Each year, we laugh at the I’m A Celeb campmates as they kick, scream and gag their way through the dreaded eating challenges. We wonder why the celebs are so squeamish and we talk about how we’d pass these ‘easy’ bushtucker trials with flying colours.
Well, now’s your chance to prove your worth.
B&M and Amazon are selling the I’m A Celebrity Bushtucker Trial Challenge: a board game based on the ITV show’s dreaded eating trials. You did say you wanted an ‘ordinary people’ version of the game show (I’ve got an article here that proves it).
Stop swallowing your words and start swallow a mealworm instead.
The board game comes with a spinner, star sheets and, of course, a selection of real dried insects including locusts and cricket. Yes, REAL.
The game can be yours now for just £9.99, making it the ideal stocking filler for friends and family.
Fortunately, not all of the nibbles are so scary, as the ‘rice’ and ‘beans’ provided are actually jelly beans and puffed rice (similar to ‘Rainbow Drops’). Land one of these two snacks and your tastes buds will be grateful.
Saying that, edible insects are all the rage these days (perhaps it’s got something to do with the live-action Lion King). Sainsbury’s are now stocking EAT GRUB packets which contain ‘crunchy roasted crickets’ which are flavoured with BBQ and Peri-Peri seasonings.
You try them first and let me know if they’re any good, yeah?
Up until now, only Roman Kemp and Adele Roberts have faced an eating trial in this year’s show. As part of the challenge, the two DJs had to chew on everything from a bull’s penis to a camel’s anus. Lovely, I know. The two celebrities successfully ate all of their dishes, winning a full house of stars.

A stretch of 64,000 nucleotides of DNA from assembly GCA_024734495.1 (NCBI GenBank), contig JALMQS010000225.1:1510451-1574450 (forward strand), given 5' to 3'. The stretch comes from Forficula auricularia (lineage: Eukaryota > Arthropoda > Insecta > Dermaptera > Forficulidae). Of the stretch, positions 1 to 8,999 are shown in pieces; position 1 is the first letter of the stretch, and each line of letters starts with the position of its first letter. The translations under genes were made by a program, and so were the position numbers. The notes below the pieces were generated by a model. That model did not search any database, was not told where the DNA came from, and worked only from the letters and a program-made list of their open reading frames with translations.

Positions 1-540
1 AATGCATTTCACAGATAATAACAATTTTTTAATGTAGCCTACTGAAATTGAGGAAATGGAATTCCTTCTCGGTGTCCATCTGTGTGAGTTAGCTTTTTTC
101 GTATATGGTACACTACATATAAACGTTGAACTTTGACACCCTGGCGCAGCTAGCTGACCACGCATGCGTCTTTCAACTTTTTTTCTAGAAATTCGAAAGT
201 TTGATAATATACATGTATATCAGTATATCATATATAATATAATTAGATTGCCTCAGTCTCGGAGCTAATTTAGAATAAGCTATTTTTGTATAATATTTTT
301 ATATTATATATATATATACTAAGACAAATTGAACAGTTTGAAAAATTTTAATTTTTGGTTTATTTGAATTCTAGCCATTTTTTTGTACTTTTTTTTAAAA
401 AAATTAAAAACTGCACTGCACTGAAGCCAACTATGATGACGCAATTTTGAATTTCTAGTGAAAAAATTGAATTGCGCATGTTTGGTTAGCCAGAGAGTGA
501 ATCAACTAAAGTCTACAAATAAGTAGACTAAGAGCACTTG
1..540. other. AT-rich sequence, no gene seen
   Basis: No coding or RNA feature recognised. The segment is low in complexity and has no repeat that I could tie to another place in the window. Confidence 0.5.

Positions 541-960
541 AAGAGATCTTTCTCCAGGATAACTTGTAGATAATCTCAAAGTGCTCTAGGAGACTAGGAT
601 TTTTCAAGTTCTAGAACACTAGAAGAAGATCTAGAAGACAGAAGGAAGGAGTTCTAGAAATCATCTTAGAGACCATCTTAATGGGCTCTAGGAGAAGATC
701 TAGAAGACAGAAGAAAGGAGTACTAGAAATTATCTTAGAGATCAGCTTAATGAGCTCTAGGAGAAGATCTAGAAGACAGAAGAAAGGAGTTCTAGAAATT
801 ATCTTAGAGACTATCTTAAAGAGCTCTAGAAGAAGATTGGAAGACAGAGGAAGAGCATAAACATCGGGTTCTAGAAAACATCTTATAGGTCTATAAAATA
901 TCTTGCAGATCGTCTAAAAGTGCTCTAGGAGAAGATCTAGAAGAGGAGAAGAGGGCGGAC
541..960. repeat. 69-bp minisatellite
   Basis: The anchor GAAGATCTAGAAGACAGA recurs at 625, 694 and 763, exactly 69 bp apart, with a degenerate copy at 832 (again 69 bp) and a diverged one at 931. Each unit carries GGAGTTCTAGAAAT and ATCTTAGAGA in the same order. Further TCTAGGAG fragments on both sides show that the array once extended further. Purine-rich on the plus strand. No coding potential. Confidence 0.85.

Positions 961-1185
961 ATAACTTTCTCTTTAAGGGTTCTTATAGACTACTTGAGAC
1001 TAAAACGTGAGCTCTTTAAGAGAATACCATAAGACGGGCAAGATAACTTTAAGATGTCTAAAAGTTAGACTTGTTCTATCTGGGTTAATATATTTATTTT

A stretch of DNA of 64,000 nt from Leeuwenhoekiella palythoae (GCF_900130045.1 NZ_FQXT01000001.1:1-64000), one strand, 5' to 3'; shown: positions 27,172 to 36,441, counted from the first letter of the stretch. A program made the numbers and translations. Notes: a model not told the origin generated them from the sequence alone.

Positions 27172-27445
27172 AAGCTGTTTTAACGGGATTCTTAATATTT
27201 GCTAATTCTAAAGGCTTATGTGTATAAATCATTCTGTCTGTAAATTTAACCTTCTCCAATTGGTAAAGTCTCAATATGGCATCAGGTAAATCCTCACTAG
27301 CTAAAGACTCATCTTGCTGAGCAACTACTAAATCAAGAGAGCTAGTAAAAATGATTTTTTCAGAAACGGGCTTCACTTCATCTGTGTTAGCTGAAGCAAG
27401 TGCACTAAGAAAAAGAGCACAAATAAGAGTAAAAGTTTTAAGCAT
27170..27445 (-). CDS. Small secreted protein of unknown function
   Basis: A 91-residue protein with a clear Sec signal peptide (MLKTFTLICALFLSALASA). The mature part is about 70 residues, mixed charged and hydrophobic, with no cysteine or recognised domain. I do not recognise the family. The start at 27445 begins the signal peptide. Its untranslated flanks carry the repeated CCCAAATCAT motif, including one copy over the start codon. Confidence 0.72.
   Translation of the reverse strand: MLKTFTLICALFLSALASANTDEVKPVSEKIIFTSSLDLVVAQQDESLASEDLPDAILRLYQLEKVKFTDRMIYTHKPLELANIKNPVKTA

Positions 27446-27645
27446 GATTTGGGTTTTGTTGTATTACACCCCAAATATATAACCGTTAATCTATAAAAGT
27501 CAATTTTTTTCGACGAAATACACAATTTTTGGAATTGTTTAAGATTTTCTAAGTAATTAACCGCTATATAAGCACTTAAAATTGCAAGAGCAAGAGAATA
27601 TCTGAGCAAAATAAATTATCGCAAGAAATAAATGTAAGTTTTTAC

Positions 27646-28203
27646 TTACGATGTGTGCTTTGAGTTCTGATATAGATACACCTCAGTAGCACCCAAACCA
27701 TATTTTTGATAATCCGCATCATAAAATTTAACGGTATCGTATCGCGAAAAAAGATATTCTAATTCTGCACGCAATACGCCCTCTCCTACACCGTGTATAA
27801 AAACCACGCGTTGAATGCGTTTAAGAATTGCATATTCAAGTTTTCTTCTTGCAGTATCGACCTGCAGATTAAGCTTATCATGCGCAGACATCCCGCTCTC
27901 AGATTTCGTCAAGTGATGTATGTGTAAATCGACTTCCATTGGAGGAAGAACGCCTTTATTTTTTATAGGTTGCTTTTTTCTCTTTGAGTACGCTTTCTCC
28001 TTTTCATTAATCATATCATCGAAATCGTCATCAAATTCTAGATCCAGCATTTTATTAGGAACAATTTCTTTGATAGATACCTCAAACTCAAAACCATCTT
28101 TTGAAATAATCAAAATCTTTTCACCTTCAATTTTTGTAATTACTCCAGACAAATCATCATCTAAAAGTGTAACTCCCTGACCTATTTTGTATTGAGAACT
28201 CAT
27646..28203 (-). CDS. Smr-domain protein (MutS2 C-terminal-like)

I certainly can’t guarantee I’ll be this successful when I attempt the board game this holidays…
It’s the mealworms I won’t be able to stomach. *gags*
In other I’m A Celeb news, Ian Wright is making viewers feel ‘uncomfortable’. Read more here.
Not just your average Joe, Lord Joseph William Furness – lorded by a mate for his birthday (a decision they now live to regret) – struggles to understand a world in which everyone isn’t as blunt, unemotional and sarcastic as him. His mother calls him pretentious because of his materialistic nature; whilst his father tells him that he can’t live in his own ‘dream world’ forever, but he seems to be doing pretty well so far. He plans to write for The Hook until he sees his name in shining lights – a future promised to him by his year 4 primary school teacher. You can contact Joseph at [email protected]Follow